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Birders take to the woods to view spring migration

Katie Thoresen

Frank Schroyer leads a small group single file down a trail through the Beaver Creek Hemlocks Conservation Area.

He stops the group at an opening in trees, mostly maples with some cedars and balsams, the damned up marsh of the Beaver Creek to the south.

“You can really get the best of both worlds at this point where you can watch marsh bird species and then if we turn around, you can see this really good view of the forest canopy,” said Schroyer. “We’ll listen for just a minute.”

The cacophony of frogs and birds just about drowns out all other sounds.

“I’m so sorry I don’t even know where to direct you where to look because there are so many warblers up here,” said Schroyer.

Katie Thoresen

Without even lifting up his binoculars, Schroyer calls out the birds as he hears them.

“Hearing geese, Red-winged blackbirds. I heard a Golden-crowned kinglet overhead to our left,” he said.

He describes each song so that the group can pick each one out, “I heard what sounded like ‘kidic, kidic, kidic, kidic’ sort of this mechanical chipping. That’s our Virginia rail.”

To help everyone get a better glimpse of the birds, he attempts to call them in by “pishing”

“That actually mimics, some other birds will make those sounds when they encounter predators and it attracts birds to a spot. Because typically what songbirds will do is they find a predator and they all locate it and kind of swarm on the location to get more eyes on it,” said Schroyer.

Hundreds of birds flitted throughout the trees during the three hours spent at Beaver Creek Hemlocks Friday morning.

Most only to be heard, not seen.

The birds found in the 257-acre conservation area in Iron County were just a small sample of the birds migrating right now.

The night before we were in the woods last week, more than 23 million birds are estimated to have crossed Wisconsin.

That’s according to Birdcast, a website that provides summaries of radar-based measurements of nocturnal migration.

Katie Thoresen

At its peak, more than 33 million birds moved through the night skies over Wisconsin in a single night last year.

About 2.5 million crossed through Iron County alone.

“This is really a premier time of year to see our migrant bird species, birds that are moving through Northern Wisconsin to get up to Canada and subarctic for nesting as well as seeing some of our birding resident birds, which there are actually quite a few up here in Northern Wisconsin. We’re quite lucky,” said Schroyer.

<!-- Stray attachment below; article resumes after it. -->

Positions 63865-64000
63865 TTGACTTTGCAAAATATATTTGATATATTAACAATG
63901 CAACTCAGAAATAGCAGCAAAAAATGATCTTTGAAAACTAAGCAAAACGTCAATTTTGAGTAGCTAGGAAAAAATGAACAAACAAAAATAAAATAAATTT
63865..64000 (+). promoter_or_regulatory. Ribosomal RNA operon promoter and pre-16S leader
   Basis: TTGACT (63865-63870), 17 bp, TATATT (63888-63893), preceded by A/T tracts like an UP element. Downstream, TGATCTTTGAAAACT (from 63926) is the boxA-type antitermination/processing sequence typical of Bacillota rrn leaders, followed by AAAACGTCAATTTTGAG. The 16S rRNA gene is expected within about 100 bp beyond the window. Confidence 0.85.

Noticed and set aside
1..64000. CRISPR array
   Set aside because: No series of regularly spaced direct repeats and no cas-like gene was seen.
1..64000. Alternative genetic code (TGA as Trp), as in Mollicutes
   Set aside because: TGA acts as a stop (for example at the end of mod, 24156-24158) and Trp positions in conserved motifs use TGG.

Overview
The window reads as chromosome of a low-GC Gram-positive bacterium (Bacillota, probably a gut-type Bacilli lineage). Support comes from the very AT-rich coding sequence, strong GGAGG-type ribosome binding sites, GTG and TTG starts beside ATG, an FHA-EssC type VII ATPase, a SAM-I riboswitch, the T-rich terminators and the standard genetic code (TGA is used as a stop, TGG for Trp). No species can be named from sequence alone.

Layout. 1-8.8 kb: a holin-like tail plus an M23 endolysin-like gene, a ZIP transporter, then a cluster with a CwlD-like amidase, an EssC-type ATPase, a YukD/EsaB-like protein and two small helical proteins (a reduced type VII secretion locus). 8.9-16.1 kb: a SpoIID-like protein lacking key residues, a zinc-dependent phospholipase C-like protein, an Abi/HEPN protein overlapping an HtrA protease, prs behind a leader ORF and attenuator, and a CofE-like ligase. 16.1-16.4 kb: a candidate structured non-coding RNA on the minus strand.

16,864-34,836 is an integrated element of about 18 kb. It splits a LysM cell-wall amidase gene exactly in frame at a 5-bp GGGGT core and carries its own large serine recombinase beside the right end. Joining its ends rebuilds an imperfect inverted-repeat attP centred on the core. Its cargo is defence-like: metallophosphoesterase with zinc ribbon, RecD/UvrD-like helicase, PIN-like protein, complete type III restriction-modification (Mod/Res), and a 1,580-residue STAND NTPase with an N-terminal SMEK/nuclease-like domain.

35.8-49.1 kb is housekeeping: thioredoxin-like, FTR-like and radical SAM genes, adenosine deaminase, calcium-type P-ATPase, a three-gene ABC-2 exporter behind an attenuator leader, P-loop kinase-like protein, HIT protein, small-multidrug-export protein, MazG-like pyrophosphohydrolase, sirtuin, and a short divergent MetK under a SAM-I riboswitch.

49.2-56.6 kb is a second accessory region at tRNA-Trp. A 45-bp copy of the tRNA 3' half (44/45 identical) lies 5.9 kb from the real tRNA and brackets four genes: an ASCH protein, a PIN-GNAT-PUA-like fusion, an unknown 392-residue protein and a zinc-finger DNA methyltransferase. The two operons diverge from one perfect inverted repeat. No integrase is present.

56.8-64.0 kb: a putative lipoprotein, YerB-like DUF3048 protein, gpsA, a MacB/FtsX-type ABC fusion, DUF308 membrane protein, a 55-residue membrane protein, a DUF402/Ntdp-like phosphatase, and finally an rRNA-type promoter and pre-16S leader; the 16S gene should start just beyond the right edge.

Places like Beaver Creek Hemlocks attract a lot of birds like warblers because of the healthy supply of bugs for them to feast on.

“They’re all really hungry this time of year, especially the ones that are moving through. I know the midges and flies are bothering us in our faces, but that’s what they’re here for right now,” said Schroyer. “This property is an absolute mecca for mosquitoes in the summer months. I think I was literally lifted off the ground last year. If you revisit, [do it in the] spring and fall, but all those mosquitoes are so important for the birds that do stick around.”

Katie Thoresen

Schroyer is a Land Conservation Associate with the Northwoods Land Trust, the group that owns Beaver Creek Hemlocks.

“It’s not a perfect old growth forest quite yet, but there’s definitely some old trees in there. It’s sort of a mature hemlock forest that’s moving towards old growth,” he said.

Schroyer’s passion for birding grew out of a job he had in Milwaukee cataloging the different species of birds found in the city’s parks.

It’s a passion he’s more than happy to share with groups like this one on a Natural Resources Foundation field trip.

“I love birding. Any opportunity I can get to share that with other people, I think that’s really exciting. We all have hobbies, right? And to share what we’re good at and what we love with others. That’s kind of what it’s all about,” said Schroyer.

Schroyer hopes this excursion will inspire people to come back and visit again whether it’s just to take in the scenery or to try and add another bird to their list.

The Natural Resources Foundation offers hundreds of field trips throughout Wisconsin each year. You can learn more about them here.

Katie Thoresen is WXPR's News Director/Vice President.
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